Teaching

Flags Fly Night Falls Austin Texas Capital Building Motion
Flags blow in the wind after night falls on the state capital grounds in Austin
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Inputs vs Outputs

Sadly, K-12 education all too often focuses on measuring inputs rather than measuring outputs. However, Texas may soon change this archetype.  A new proposal in Texas’s state legislature shifts the focus to rewarding school districts with stronger outcomes. In an article on Education Week, staff writer Daarel Burnette II states, “Texas is proposing to, in effect, flip that model on its head by spending more money on districts that meet certain state standards and less money on those that don’t.”  Discovery Institute’s American Center for Transforming Education is attentive to education developments in Texas, as the state’s desire to improve education makes them a good candidate for implementing many of the other education reforms we recommend. As Don Nielsen points Read More ›

oldest school house Saint augustine florida
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Florida is Taking Education Head On

A crucial education bill is brewing in the Florida Senate. As noted by Emily L. Mahoney in the Tampa Bay Times, the Senate intends to have the policy “filed as one, large package bill by the first week of the legislative session, which [began] March 5.” The bill is significant because it provides a framework for how to reform K-12 education to achieve greater effectiveness. Three key highlights outlined in the article are of great interest to Discovery: The Family Empowerment Scholarship creates a new school voucher intended to reduce the list of low-income children awaiting the existing tax credit scholarships. However, to make vouchers work, there needs to be excess capacity in the school system. In other words, high-quality Read More ›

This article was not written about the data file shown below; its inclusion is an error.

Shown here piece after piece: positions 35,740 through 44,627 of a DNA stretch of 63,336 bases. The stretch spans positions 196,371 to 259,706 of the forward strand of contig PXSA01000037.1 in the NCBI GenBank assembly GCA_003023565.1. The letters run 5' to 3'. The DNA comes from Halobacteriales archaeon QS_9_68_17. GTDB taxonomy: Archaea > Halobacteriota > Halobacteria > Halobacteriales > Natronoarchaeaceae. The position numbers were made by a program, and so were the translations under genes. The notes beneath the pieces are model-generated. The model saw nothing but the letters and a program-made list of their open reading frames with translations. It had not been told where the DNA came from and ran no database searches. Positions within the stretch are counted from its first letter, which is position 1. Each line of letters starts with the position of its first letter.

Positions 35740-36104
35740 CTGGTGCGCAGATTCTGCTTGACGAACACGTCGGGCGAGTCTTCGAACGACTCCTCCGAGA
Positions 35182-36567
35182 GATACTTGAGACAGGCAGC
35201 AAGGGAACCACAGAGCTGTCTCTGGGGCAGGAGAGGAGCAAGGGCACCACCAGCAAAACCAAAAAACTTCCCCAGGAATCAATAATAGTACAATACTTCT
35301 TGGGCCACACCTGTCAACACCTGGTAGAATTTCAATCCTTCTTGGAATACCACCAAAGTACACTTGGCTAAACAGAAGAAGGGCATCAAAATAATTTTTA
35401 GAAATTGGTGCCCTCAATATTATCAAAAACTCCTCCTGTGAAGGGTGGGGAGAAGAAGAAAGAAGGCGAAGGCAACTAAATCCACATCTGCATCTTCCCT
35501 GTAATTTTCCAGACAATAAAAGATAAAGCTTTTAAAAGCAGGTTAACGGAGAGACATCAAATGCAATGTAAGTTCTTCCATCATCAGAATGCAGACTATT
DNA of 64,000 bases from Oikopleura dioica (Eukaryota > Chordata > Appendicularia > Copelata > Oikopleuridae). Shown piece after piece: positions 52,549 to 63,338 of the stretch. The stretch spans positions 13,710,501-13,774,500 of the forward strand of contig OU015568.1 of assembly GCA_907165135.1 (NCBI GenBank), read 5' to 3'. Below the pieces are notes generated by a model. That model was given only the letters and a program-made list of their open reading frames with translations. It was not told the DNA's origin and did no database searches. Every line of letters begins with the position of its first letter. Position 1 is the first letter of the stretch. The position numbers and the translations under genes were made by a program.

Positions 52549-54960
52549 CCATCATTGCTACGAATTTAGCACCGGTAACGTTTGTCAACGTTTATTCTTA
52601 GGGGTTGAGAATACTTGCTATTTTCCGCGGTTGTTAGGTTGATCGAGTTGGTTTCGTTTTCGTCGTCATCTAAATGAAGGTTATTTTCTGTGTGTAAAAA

Quality Teaching Yields Quality Learning for Students

The only shortage facing the U.S. in education is quality According to the Bellwether Education Partners report there is no “national, generic teaching shortage.” Instead, authors Kaitlin Pennington McVey and Justin Trinidad, suggest that “Shortage rates are highest in schools serving low-income students and students of color and in subject areas that include mathematics, science and special education.” Students cannot learn from teachers who don’t know their subjects. This is especially true in math and science. Unfortunately, the current school system creates great teachers only by accident, not by design. This reminds us of the Norm R. Augustine statement before the U.S. House of Representatives’ Committee on Science: “About two-thirds of the students studying chemistry and physics in U.S. high schools are taught by Read More ›